3. Jim Carr

    Jim Carr Dr. Jim Gold Supporting Member

    Jan 21, 2006
    Denton, TX or Kailua, HI
    fEARful Kool-Aid dispensing liberal academic card-carrying union member Musicians Local 72-147
    Yeah, if Roy and Scott say it's toast, it probably is...but you might look into heat treatment. It needs to have a functioning truss rod, too, for that to be effective.

    I have had three necks treated by Eric Anderson at Sky Guitars in Denton, TX.
    They came out perfectly! http://www.warpedneck.com/ http://www.skyguitars.com/
     
  4. Wehner

    Wehner

    Mar 13, 2007
    Denmark
    It was Roy, and it is not that I don't trust him - I absolutely love their refin work on several of my basses over the years. It just... y'know.. a 1964 neck! Kinda hard to give up on when you have had dreams of a Sherwood or Surf Green pre-CBS for years :)
     
  5. lovenotfear

    lovenotfear

    Aug 15, 2007
    Las Vegas, NV
    Dude they are right, don't waste your money, buy a new neck or have a new one made, I know that sucks but that is reality.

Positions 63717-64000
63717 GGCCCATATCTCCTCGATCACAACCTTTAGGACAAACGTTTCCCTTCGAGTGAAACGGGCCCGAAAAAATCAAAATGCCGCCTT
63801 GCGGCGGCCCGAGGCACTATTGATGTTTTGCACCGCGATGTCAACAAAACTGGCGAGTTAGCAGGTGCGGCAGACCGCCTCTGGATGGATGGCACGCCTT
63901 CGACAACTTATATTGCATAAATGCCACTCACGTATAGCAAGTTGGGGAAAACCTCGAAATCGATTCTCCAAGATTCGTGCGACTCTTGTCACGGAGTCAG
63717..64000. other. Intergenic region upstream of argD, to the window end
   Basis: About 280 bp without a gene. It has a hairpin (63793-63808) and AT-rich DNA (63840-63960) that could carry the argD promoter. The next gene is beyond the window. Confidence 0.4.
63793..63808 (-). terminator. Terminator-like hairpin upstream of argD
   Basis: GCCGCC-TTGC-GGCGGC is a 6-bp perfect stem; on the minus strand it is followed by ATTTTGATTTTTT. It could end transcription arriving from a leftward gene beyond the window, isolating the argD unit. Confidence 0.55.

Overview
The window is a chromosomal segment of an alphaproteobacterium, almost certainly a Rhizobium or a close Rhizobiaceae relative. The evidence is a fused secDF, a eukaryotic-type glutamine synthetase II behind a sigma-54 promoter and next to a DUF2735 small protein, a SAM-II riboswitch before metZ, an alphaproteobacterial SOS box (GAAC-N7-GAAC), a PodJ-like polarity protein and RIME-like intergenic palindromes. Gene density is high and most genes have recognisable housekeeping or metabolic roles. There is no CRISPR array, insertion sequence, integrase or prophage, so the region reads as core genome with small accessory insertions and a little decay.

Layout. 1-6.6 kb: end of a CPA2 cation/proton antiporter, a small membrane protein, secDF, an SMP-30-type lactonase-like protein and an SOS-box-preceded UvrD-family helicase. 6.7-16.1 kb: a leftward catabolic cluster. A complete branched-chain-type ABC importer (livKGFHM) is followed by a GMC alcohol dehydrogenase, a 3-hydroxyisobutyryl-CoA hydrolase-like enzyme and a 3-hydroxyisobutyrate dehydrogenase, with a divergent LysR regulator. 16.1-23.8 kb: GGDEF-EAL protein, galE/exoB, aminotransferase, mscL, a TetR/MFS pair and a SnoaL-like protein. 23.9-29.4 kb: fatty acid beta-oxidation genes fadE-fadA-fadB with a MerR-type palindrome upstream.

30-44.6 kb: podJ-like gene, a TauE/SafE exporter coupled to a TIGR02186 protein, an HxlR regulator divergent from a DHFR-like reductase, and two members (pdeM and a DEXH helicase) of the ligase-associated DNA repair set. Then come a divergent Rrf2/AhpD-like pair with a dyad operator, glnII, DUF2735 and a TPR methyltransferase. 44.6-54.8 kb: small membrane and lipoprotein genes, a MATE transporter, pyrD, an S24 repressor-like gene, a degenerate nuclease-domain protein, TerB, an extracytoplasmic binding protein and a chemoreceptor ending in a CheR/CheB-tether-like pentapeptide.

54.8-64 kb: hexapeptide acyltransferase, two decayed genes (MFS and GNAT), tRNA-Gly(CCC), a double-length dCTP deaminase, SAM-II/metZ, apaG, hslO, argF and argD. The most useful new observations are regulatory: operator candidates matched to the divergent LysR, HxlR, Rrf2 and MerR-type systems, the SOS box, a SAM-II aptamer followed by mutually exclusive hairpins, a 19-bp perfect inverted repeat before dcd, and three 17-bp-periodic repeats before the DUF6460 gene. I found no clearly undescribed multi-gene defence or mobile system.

I have an American Fender Jazz V Deluxe, the neck twisted, The tech said no prob, I will heat the neck and straiten the neck out, he did so at a cost of $200, It felt great I was so happy, 4 months later I went to Change the Strings, and Wammo!!! the neck twisted as soon as I took the strings off, I then had him heat it again, he said sometimes the wood develops and Memory and you have to have the neck heated a few times to get it to stay so $200 AGAIN, THIS TIME HE TOLD ME TO LEAVE THE STRINGS ON FOR 6 TO 8 MONTHS!!!!!! I did as he said, and then went to Change them one at a time, and it twisted again!!!!:rollno:, I then tried another luthier who sia dhe could fix it, but did not tell me how he was going to do it, $175 later it twisted again, and I found out he heated the neck also.